The story appears on

Page A16

February 24, 2021

GET this page in PDF

Free for subscribers

View shopping cart

Related News

Home » Sports » Soccer

Madrid clubs carry Spain hopes

“Sign him up Florentino,” Real Madrid’s fans wrote on Twitter before Zinedine Zidane was asked if he sent a message to the club’s president Florentino Perez.

Kylian Mbappe had just destroyed Barcelona at Camp Nou and 24 hours later Erling Haaland did the same to Sevilla at the Ramon Sanchez Pizjuan.

By the time Real Sociedad trailed 0-4 on Thursday evening to Manchester United, the feeling in Spain became clear: La Liga was in freefall.

Later that night, Granada beat Napoli and Villarreal saw off Salzburg in a competition, it should be remembered, that was only six months ago won by Sevilla, for the fourth time in seven years.

In fact, a Spanish team has won the Europa League seven times out of the last 11. Three of those titles belong to Atletico Madrid, which was taking on Chelsea in the UEFA Champions League yesterday, after knocking out English champion Liverpool last season.

Real faces Atalanta, hoping to prevent a third year without winning the UCL, after winning all of the previous three.

“Spanish teams are still strong, it’s just a moment,” said Barcelona coach Ronald Koeman last week. “You can’t draw conclusions.”

If there is a need for perspective — that the speed of the fall is in part due to the heights previously reached — Spain’s dominance in Europe has also been receding for some time.

It perhaps began when Barcelona lost to AS Roma in 2018, continued with the exits of Neymar and Cristiano Ronaldo, before becoming entrenched, as financial impotence has prevented a revival.

Certainly for Barcelona and Real, hesitation in refreshing their squads has been punished to the full, the coronavirus pandemic enforcing a year without spending when they arguably needed to spend most.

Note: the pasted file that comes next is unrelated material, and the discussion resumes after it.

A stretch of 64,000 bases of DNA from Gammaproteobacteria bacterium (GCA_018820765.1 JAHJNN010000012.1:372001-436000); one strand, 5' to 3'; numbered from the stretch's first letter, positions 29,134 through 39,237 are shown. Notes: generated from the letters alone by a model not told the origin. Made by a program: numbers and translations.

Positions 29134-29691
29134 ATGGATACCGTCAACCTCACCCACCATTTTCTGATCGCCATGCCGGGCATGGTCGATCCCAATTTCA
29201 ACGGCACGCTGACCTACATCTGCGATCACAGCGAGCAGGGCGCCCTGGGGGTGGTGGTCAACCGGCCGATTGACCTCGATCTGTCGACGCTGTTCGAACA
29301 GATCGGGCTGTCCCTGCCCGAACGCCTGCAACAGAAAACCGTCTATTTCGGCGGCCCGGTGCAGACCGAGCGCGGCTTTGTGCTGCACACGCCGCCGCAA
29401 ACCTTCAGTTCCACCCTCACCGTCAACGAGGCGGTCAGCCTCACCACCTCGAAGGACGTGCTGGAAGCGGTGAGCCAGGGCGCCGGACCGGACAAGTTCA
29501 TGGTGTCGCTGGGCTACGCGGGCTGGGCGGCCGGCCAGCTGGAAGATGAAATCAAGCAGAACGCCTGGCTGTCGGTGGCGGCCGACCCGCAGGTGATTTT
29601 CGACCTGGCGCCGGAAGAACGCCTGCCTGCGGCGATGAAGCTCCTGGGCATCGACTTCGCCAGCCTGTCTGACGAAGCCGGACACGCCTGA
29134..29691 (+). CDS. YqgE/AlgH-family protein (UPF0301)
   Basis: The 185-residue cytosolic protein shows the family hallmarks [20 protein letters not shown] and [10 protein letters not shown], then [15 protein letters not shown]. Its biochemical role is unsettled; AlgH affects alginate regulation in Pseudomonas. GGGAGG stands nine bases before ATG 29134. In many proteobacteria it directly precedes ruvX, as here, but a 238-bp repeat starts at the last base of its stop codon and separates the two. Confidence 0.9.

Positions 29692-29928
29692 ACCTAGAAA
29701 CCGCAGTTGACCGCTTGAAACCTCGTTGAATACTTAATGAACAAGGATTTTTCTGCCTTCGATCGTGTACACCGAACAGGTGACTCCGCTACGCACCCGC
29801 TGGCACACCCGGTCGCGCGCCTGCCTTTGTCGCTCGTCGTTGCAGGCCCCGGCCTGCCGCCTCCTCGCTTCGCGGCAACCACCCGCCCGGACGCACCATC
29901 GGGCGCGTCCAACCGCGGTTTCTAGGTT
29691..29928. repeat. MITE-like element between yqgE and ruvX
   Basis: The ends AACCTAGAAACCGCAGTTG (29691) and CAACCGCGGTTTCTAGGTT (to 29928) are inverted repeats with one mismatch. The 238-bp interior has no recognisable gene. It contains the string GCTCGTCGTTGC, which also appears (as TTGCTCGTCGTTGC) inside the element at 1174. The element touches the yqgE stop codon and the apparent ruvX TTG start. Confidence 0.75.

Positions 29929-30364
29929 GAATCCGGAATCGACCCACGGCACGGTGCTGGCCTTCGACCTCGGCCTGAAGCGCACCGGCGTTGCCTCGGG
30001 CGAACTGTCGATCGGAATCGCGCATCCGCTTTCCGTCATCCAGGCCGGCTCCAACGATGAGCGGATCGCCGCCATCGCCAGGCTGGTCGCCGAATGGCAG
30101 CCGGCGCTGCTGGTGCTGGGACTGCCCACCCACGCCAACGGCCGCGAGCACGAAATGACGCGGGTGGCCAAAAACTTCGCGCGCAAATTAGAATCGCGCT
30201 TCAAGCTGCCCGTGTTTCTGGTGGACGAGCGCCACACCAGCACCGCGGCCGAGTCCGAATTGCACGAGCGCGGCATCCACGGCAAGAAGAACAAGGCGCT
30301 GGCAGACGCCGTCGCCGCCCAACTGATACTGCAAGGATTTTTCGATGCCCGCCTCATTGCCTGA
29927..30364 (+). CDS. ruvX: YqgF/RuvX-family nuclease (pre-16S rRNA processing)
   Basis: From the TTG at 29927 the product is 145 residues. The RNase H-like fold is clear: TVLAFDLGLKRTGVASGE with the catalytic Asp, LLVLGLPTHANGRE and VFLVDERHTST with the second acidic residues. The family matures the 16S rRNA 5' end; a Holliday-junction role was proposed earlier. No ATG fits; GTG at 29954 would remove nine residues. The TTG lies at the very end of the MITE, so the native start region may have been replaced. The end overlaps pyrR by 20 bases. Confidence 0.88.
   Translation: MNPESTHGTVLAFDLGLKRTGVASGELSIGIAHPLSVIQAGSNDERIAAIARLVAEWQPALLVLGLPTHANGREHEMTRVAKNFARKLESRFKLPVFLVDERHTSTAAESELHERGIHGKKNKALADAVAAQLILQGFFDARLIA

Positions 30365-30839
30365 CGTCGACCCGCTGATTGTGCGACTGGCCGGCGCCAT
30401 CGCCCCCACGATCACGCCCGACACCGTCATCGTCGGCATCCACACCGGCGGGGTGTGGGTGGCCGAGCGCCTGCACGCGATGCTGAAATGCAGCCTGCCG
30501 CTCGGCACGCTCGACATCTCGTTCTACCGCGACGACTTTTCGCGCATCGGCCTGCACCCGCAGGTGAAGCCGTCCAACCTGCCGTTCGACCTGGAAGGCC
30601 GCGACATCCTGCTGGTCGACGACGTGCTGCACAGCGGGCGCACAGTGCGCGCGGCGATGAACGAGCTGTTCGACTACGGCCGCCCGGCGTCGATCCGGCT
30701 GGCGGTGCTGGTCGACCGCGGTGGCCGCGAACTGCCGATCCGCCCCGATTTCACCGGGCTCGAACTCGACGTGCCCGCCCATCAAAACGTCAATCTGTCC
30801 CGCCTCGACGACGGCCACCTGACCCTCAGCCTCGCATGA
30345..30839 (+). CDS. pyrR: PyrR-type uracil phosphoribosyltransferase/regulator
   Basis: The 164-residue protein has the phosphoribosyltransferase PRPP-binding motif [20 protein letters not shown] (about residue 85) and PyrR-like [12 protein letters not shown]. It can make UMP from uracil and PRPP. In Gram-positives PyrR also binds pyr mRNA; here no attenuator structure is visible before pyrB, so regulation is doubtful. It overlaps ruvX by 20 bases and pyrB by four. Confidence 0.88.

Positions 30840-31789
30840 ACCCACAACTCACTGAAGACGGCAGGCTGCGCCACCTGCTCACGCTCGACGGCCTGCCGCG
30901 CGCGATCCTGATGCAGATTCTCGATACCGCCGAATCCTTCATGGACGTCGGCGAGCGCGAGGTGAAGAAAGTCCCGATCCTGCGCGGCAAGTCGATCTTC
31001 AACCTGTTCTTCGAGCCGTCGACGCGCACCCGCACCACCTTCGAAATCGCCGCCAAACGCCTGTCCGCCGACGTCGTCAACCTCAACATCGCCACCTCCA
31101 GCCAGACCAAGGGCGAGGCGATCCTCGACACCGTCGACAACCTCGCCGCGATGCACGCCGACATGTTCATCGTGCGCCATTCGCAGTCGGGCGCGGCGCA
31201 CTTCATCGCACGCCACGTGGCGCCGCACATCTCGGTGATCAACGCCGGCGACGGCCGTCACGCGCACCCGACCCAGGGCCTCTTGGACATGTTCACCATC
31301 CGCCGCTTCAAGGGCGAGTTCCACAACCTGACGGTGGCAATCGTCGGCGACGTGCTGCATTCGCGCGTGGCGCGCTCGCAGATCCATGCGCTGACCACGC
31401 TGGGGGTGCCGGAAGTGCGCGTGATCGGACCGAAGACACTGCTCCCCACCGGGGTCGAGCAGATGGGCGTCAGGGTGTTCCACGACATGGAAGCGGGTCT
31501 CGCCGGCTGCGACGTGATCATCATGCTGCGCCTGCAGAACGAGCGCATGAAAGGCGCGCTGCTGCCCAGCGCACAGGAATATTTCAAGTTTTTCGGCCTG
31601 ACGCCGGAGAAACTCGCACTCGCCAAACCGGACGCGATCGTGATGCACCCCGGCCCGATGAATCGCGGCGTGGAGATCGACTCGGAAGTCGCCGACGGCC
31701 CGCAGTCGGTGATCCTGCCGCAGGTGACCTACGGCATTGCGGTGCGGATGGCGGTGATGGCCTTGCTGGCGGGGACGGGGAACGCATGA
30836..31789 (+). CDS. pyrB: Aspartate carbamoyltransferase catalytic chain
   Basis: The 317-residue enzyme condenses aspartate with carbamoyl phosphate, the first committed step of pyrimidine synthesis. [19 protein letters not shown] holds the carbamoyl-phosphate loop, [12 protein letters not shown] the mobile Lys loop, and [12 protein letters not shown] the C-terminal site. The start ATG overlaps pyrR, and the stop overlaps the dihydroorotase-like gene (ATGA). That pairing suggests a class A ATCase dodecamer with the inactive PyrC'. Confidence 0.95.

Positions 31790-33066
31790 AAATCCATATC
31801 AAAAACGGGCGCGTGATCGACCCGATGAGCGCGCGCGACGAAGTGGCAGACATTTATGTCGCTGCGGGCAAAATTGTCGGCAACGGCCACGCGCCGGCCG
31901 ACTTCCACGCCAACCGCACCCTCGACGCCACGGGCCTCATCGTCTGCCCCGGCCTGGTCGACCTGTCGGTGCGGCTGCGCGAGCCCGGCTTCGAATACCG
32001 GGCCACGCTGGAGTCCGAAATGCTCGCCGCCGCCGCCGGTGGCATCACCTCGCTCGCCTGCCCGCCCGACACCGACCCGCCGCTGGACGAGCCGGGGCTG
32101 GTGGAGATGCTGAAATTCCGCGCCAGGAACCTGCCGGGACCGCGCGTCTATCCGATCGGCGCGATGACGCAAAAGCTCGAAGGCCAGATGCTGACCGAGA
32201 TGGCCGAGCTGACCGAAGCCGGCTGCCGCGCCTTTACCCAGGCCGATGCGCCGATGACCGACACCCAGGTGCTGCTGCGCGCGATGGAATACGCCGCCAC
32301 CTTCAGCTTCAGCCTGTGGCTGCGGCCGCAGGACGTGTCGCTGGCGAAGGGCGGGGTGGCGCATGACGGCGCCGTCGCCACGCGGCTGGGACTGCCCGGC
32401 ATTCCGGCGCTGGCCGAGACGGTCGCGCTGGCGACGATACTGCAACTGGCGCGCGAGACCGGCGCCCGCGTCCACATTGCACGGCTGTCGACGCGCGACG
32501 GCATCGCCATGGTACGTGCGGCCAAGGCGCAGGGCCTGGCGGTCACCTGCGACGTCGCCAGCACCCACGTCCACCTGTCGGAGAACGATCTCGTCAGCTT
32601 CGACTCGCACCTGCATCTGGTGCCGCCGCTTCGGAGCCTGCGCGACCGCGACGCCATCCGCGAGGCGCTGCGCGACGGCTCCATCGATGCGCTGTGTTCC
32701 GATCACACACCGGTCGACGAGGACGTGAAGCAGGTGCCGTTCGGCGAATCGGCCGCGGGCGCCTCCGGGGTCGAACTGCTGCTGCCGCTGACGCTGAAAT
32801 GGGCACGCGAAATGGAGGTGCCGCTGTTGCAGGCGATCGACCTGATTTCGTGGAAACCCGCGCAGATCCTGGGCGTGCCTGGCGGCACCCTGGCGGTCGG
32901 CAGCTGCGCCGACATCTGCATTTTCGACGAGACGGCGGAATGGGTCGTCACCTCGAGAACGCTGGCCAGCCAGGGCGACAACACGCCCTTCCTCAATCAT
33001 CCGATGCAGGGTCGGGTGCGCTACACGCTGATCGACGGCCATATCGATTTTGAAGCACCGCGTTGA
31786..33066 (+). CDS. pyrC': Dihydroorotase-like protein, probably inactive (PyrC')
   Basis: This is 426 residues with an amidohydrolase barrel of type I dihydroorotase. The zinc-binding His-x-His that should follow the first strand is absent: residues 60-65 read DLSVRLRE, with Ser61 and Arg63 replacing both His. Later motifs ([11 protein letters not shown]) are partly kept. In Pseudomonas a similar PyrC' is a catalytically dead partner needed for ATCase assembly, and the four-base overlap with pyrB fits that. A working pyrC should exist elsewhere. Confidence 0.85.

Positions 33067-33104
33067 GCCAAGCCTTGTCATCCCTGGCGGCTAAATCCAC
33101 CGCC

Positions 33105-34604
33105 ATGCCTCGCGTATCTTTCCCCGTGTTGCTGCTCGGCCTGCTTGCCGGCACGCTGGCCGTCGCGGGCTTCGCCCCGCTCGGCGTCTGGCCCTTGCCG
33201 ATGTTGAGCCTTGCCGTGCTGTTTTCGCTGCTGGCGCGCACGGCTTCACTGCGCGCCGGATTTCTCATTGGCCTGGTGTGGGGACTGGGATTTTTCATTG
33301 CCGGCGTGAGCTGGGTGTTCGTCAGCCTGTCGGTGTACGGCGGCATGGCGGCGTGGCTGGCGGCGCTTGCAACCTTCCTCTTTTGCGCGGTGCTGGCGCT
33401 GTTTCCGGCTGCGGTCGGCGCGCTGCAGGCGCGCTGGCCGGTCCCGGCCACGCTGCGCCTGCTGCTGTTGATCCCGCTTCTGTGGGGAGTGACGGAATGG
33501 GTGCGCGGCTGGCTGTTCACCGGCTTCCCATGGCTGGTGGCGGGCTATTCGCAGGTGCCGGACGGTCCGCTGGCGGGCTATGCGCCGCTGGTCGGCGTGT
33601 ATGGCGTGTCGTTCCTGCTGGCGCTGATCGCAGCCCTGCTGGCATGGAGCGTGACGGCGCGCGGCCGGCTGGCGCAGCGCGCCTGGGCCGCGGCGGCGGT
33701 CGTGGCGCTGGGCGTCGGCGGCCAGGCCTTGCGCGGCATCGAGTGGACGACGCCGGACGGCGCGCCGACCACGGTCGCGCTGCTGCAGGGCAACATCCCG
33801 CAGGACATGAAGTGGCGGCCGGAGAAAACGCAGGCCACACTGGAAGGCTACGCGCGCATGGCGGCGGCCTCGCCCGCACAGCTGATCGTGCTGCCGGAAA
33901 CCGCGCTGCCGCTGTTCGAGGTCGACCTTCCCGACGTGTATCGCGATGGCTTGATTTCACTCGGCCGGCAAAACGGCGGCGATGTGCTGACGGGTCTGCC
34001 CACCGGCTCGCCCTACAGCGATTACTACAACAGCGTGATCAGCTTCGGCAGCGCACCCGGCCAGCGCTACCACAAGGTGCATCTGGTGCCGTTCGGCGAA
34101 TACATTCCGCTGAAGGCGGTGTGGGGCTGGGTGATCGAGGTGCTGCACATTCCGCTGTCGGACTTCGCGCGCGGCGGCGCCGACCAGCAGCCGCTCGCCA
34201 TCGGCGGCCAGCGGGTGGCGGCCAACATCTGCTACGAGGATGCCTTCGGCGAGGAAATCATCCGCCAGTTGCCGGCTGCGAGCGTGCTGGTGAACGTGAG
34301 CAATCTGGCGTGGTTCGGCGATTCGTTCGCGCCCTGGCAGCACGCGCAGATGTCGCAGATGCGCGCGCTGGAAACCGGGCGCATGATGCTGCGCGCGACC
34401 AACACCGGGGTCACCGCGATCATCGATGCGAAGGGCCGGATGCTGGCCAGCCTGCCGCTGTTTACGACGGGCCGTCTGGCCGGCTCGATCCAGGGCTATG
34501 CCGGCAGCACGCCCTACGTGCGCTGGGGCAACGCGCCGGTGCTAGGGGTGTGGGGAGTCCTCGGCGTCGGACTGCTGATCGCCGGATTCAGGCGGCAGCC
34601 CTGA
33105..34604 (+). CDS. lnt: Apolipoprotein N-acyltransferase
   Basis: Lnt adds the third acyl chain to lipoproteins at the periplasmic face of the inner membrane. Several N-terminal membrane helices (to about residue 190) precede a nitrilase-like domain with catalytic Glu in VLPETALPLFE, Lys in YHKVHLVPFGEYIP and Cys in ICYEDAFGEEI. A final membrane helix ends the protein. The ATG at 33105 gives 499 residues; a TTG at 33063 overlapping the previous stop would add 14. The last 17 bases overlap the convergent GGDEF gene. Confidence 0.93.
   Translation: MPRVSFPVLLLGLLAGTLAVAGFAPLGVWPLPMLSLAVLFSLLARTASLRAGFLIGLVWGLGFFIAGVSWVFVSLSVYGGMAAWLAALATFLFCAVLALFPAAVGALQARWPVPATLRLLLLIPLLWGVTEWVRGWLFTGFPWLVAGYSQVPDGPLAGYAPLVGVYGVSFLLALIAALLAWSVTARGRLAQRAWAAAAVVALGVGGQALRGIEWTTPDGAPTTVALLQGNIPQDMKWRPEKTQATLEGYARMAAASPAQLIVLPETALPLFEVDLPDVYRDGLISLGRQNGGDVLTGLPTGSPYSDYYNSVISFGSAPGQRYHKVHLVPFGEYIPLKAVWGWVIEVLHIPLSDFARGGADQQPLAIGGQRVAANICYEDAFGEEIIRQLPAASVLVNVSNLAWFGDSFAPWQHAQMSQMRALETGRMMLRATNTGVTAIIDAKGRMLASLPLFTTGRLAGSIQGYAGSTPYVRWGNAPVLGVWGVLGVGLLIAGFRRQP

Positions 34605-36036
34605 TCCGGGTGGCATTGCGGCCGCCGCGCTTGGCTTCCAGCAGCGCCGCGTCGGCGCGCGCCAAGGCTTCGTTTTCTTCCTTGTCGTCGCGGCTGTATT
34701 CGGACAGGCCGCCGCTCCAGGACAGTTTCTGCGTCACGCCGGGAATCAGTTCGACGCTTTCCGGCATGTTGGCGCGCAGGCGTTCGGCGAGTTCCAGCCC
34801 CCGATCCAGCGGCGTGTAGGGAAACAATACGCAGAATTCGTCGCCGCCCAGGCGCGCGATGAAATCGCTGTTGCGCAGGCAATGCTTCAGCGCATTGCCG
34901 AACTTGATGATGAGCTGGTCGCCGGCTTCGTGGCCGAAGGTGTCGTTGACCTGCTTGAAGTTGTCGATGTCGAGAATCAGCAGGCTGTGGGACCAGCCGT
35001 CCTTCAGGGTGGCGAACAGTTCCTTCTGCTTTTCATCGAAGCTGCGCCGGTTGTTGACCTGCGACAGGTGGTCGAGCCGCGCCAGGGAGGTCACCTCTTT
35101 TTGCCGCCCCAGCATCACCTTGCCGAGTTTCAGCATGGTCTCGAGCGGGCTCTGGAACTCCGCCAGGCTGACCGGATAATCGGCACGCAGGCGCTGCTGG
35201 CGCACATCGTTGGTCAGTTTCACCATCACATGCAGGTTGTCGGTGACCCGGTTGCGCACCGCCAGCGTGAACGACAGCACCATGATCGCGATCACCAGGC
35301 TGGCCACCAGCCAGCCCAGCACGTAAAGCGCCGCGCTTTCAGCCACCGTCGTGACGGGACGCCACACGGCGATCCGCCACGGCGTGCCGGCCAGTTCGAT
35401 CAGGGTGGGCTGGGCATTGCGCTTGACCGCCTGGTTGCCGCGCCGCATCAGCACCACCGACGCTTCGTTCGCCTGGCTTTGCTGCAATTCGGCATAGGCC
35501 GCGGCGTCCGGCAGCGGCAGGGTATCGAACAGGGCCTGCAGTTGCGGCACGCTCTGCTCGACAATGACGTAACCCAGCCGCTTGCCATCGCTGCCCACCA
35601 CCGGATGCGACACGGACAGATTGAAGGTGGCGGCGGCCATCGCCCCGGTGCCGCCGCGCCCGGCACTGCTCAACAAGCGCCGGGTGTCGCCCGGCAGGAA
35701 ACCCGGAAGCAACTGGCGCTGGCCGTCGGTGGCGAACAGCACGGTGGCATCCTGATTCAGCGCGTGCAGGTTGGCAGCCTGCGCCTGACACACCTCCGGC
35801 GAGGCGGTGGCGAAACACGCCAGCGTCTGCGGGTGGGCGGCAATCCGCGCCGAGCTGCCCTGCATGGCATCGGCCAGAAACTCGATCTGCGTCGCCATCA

Real’s youngsters are yet to blossom, while Barcelona has watched an historic era grow old, leave or retire. Atletico continues to rebuild after its own cluster of iconic departures. Sevilla has endured but Valencia is in a mess.

For most of this century, it has been a question of when not if a generational talent moves to Spain but now there are no guarantees.

Mbappe has long been linked with Zidane but, as Lionel Messi has shown, the best players define themselves by UCL victories and who could say confidently Paris Saint-Germain and Manchester City will not own more of those over the coming years than Barcelona and Real?

Ronaldo and Neymar left, before Messi tried to and still might. Last summer, City pinched Spain’s most exciting young talent, Ferran Torres, while Atletico was powerless to prevent Thomas Partey even joining Arsenal.

And while Pep Guardiola and Jose Mourinho fronted La Liga’s peak at the end of the last decade, the most charismatic, modern coaches — Juergen Klopp, Mauricio Pochettino, Thomas Tuchel, Julian Nagelsmann — have plied their trade almost entirely elsewhere ever since.

Along with Guardiola, they have driven the shift towards a more physical, vertical, high-pressing style, that seems to have left Spanish teams behind.

“Barca always has been a team that has gone for lots of players for their technical qualities and not many for their physical qualities,” said Koeman on Saturday.

Beneath it all lies a financial reality, that Spain’s clubs, including the top two, are no longer among the most generous payers of transfer fees or wages.

Despite La Liga’s attempts to internationalize, foreign investors have still flocked not to Spain but to England, lured by the most lucrative television contracts and biggest audiences across the globe.

As Barcelona and Real shut up shop last summer, Chelsea and City spent freely, their billionaire owners offering protection from a pandemic that was paralyzing clubs almost everywhere else.

La Liga president Javier Tebas said the English Premier League’s transfer activity was “excessive” yet while Spain’s more stringent controls on spending may pay dividends in the future, in the present they are also restrictive.


Copyright © 1999- Shanghai Daily. All rights reserved.Preferably viewed with Internet Explorer 8 or newer browsers.

沪公网安备 31010602000204号

Email this to your friend